I was TUPEd, and quickly after that, stuff spiralled downward. I was a solution designer, but IBM doesn't do BAU solutions, they were all costed projects, so that job was canned. I got redeployed on the same contract, but in Unix support, that lasted for a year or so before that job was offshored. I got benched, but got back into WIndows Support,... until that got offshored,... clung on doing Security and Compliance for accounts that had to be UK based (Banks and Govt agencies) but the list got shorter as contracts weren't renewed,... and 'UK' got redefined as 'Europe' and stuff was going to Poland. Took VR,... now work in a datacentre less than two miles from my house, and a million miles away from the morale crushing BS of IBM, management fads, and the PBC process. And we're an Exchange house,... no more Notes. I mean, if you went shopping at PC World for email software at home, and saw a box with Notes on it, and saw it came with a free util called 'ZapNotes' to tidy up when it crashed, you wouldn't buy it, would you?

      1. Alan Brown Silver badge

        Re: Outsourcing...

        "And we're an Exchange house,... no more Notes. "

        Frying pans and fires spring to mind.

  5. Anonymous Coward
    Anonymous Coward

    Helping Britain Prosper?

    By closing branches and offshoring back-office functions and making staff redundant?

    1. Anonymous Coward
      Anonymous Coward

      Re: Helping Britain Prosper?

      I've already seen the attempts of Ireland to prosper by raising the state's stake in a large bank, and outsourcing the whole bank's IT to an outsourcing company from a cheap labour country. I personally found them ironic compared to the big posters on the Dublin airport asking to bring IT jobs to Ireland... only in Departures.

  6. Anonymous Coward
    Anonymous Coward

    Banks...who needs them anyways?

    ...customers.....hmph.....

    Money....oh yes, we want money - banks would be great places if they could just have all the money and no customers....

    Customers are pesky things, they want unreasonable things, like access to their accounts and to actually be able to talk to someone in a language they can understand when things inevitably go wrong....(because we need to be as cheap as possible about having to actually spend money on them)...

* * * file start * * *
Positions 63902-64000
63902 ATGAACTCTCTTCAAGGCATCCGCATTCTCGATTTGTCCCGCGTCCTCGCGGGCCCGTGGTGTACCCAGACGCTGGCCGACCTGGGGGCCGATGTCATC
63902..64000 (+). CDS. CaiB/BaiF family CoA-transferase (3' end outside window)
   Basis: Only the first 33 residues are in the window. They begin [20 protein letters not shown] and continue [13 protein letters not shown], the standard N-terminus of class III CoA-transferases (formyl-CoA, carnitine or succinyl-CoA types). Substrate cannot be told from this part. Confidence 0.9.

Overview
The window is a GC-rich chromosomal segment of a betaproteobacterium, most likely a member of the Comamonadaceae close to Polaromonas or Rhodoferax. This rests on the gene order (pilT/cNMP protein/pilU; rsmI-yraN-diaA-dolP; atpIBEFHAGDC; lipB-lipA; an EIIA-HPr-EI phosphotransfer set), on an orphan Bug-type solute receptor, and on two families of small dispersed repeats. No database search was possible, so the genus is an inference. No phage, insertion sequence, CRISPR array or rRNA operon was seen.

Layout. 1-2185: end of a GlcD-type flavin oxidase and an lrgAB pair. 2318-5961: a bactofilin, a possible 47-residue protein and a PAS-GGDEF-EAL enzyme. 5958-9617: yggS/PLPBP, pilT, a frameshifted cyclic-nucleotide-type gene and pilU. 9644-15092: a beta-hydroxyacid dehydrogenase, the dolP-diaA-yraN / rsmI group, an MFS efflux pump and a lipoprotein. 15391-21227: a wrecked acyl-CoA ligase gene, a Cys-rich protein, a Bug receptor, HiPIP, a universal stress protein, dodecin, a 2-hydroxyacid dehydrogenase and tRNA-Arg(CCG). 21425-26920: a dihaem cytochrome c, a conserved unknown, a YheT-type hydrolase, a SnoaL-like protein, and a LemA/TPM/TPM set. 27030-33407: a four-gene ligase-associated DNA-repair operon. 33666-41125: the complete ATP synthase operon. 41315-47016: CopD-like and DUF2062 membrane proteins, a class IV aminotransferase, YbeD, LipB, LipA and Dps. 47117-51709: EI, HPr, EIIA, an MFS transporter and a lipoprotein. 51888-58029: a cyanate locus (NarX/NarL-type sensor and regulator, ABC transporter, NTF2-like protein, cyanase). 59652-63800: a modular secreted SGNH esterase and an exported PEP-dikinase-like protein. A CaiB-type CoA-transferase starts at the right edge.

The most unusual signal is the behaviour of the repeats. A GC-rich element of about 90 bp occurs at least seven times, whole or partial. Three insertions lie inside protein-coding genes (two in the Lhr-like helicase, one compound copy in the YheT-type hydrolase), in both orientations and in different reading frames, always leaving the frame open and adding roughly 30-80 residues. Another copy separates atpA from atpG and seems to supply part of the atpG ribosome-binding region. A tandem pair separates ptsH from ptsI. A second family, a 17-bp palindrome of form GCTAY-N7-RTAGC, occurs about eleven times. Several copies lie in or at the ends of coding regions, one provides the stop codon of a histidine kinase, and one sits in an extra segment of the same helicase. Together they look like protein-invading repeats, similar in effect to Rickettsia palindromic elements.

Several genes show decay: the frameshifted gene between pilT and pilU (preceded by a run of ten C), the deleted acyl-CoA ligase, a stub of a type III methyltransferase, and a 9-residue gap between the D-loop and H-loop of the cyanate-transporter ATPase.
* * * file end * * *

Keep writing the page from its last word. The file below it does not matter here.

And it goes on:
1. Aladdin Sane Silver badge

      Re: Banks...who needs them anyways?

      Borrow at 1, lend at 2, go home at 3.

    2. Hans 1 Silver badge
      Boffin

      Re: Banks...who needs them anyways?

      >Money....oh yes, we want money - banks would be great places if they could just have all the money and no customers....

      They do not want all the money, they want customers with credit cards, mortgages ... they can "print" money, remember ?

      1. Wilco

        Re: Banks...who needs them anyways?

        Pedantic, perhaps, but retail banks in the UK can't print money, except in Scotland where RBS, Clydesdale and BoS can. Proper beer tokens are issued by the Bank of England.

  7. a_yank_lurker Silver badge

    Not to self

    Never get an account at Lloyd's (do not know if they are over here). Imbeciles teaming up with idiots - nothing good can come from this.

  8. Anonymous Coward
    Anonymous Coward

    BM, for example, intends to base 80 per cent of its service staff in cheaper labour countries

    my companies goal is 70% to India..

    You work it like the following:

    Q4 layoffs

    Q1/Q2 following year new hire

    That way you avoid any reporting issues.

  9. Anonymous Coward
    Anonymous Coward

    Ah Lloyds, I was one of their frontline IT chimps for couple of years before I fled to warmer climes. I can't say a bad word about any of my supervisors or managers, they were all amazing people, but once you got to Exec level it was all about bottom line and sod the rest of it.